Feed on
Posts
Comments

Category Archive for 'Ecuador'

In the “pristine” environment of the Gal├ípagos, unique animals have no fear of man because they have never been exposed to the depredations of man. Ancient tortoises, sea lions, rare birds, and iguanas willingly share their lives with tourists, swim with them, or “pose” for photos. Galapagos life–in the tourist brochures, at least–resembles the Eden found by Charles Darwin in 1831. While these images may have been true forty years ago, when small tour boats brought the first tourist-adventurers to the islands, they are far from true now, according to Michael D’Orso, who made a number of visits and spent many weeks on the islands from 1999 – 2002. Located 600 miles from Ecuador, which both claims and governs them, the islands have experienced devastating changes in the past ten years, and some real crises in the past three years. Here D’Orso comments on the crises he’s observed, all of which threaten the very existence of this priceless biological resource and natural laboratory.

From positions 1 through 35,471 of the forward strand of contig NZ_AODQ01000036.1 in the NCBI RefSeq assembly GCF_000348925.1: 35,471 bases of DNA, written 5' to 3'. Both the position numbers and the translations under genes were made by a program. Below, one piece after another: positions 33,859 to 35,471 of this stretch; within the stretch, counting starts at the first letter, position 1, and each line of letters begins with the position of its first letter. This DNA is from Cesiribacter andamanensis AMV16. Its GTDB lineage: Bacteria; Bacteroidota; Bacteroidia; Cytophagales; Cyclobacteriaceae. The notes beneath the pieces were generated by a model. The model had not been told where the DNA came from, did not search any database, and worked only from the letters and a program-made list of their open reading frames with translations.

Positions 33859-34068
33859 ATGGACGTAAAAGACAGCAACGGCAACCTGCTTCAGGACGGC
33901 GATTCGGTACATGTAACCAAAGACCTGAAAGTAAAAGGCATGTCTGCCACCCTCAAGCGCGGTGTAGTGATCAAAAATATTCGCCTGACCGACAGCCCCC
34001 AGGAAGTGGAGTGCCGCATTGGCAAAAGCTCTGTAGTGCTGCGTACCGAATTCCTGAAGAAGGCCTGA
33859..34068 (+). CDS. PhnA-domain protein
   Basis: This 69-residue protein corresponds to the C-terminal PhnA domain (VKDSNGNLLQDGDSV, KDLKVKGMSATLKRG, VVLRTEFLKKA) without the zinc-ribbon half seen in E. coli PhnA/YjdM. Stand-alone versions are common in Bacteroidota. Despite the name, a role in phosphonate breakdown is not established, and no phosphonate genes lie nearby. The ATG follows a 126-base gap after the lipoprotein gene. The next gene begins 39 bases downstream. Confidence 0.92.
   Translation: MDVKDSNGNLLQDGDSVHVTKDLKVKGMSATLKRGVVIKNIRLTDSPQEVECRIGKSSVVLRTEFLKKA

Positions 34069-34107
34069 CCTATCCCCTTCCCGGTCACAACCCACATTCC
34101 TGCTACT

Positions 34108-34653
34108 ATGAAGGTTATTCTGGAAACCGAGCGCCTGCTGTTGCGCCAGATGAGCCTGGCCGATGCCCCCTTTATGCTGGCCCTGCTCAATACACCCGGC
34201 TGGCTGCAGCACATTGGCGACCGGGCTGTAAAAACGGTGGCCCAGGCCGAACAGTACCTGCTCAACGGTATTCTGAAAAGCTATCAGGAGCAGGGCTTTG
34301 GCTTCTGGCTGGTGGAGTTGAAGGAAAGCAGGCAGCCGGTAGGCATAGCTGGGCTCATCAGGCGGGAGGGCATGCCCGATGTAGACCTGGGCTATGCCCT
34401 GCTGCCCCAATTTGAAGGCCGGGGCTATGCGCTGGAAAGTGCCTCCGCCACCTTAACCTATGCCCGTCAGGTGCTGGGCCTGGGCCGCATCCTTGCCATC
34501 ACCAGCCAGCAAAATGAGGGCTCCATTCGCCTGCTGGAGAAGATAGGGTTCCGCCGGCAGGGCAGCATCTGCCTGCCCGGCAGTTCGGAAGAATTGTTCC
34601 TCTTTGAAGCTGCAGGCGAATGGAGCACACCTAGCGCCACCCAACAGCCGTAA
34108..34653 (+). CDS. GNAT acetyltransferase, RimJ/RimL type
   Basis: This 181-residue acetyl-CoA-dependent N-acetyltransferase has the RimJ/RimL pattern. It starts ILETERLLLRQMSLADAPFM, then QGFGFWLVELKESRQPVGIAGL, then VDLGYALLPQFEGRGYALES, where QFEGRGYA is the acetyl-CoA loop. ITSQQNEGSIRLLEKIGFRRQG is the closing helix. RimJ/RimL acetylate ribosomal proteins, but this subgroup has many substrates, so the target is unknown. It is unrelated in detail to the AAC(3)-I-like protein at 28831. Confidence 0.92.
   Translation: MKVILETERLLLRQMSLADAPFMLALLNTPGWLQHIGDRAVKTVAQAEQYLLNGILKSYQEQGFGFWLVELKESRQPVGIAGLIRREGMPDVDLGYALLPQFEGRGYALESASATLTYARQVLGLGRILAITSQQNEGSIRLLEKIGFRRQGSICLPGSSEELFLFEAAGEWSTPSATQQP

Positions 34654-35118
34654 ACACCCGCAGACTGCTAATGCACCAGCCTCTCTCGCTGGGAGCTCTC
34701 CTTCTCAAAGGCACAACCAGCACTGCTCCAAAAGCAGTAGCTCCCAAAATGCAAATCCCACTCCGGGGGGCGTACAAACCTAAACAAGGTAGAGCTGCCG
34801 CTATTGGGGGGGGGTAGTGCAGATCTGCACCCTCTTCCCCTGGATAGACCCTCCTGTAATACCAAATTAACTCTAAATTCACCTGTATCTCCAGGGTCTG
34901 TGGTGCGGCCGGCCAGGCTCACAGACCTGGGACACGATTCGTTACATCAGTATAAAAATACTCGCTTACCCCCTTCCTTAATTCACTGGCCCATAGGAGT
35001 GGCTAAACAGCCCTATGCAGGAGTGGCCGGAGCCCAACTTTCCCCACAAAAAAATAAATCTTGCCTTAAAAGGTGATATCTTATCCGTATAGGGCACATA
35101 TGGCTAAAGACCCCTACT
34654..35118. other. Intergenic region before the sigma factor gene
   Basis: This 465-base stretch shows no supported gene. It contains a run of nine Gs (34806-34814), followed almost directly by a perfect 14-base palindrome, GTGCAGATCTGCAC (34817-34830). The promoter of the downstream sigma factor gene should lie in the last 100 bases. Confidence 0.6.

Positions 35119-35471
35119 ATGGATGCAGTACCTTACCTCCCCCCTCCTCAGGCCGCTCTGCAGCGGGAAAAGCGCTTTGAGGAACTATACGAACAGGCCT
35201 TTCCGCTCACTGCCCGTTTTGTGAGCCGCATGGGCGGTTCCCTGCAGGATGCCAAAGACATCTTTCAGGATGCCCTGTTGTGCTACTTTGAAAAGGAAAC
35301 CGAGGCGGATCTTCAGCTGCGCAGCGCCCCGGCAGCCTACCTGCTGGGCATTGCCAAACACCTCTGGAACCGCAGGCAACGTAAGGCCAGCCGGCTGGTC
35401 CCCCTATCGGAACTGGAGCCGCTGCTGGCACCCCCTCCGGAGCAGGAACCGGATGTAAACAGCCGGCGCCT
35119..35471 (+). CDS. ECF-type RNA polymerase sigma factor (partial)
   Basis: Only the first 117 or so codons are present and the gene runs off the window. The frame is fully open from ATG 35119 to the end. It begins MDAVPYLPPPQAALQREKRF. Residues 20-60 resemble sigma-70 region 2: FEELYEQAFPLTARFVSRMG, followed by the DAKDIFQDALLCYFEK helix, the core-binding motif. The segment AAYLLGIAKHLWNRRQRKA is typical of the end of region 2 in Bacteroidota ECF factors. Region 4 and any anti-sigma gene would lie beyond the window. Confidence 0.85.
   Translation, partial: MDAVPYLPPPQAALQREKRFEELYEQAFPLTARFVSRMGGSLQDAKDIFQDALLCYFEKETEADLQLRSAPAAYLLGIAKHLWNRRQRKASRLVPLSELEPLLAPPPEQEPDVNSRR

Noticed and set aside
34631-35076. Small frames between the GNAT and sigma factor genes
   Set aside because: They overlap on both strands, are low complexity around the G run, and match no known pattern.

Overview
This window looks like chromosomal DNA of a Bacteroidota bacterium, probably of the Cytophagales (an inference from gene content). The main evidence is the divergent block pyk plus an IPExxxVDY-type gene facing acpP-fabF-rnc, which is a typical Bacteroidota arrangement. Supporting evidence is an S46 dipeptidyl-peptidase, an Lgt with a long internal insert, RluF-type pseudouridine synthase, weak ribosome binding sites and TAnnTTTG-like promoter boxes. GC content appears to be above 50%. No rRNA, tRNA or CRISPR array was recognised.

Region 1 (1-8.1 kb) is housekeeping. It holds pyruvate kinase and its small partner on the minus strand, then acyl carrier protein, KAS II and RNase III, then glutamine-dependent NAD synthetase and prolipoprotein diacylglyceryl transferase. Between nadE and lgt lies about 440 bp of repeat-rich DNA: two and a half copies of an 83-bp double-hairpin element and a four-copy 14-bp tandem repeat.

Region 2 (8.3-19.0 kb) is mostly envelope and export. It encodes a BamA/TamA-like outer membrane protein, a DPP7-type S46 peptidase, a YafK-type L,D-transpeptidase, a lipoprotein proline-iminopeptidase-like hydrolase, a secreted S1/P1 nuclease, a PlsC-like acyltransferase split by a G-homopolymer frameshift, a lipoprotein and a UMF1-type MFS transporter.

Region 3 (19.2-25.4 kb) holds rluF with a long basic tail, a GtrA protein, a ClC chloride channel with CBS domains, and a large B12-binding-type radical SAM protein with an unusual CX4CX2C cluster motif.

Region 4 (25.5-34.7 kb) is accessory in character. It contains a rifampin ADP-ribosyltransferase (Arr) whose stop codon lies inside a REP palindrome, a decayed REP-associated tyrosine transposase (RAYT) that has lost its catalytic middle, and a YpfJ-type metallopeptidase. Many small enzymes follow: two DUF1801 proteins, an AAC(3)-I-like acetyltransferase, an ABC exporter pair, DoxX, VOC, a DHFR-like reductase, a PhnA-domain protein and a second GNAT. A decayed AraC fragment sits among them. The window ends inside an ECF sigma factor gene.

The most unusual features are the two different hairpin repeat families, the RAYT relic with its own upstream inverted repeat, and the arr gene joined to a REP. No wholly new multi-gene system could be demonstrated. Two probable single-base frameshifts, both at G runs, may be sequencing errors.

Read Full Post »

“Natives” and “exotics,” terms often used to describe the relationship of plants to their environments, also refers, in this novel, to the characters who populate it, since all of the main characters live in foreign environments which have their own native populations. The Forder family, in the first of three major story lines, is on assignment in Ecuador in 1970, where the father works for the US State Department. In the second section, which takes place in 1929, Violet Clarence (Rosalind Forder’s mother) is living in the bush in Australia, helping clear the land to build a home in the bush. Part III follows a distant relative, a Mr. Clarence, who in 1822 lives in Scotland, though he is not Scottish. He and his foster son George emigrate to St. Michael in the Portuguese Azores. In each of these three story lines, the “exotic,” foreign residents permanently affect the environments in which they live. Alison clearly believes that despoiling a natural environment by removing or adding new plants and/or animals is both dangerous and foolish, no matter how honorable the motives might be.

Read Full Post »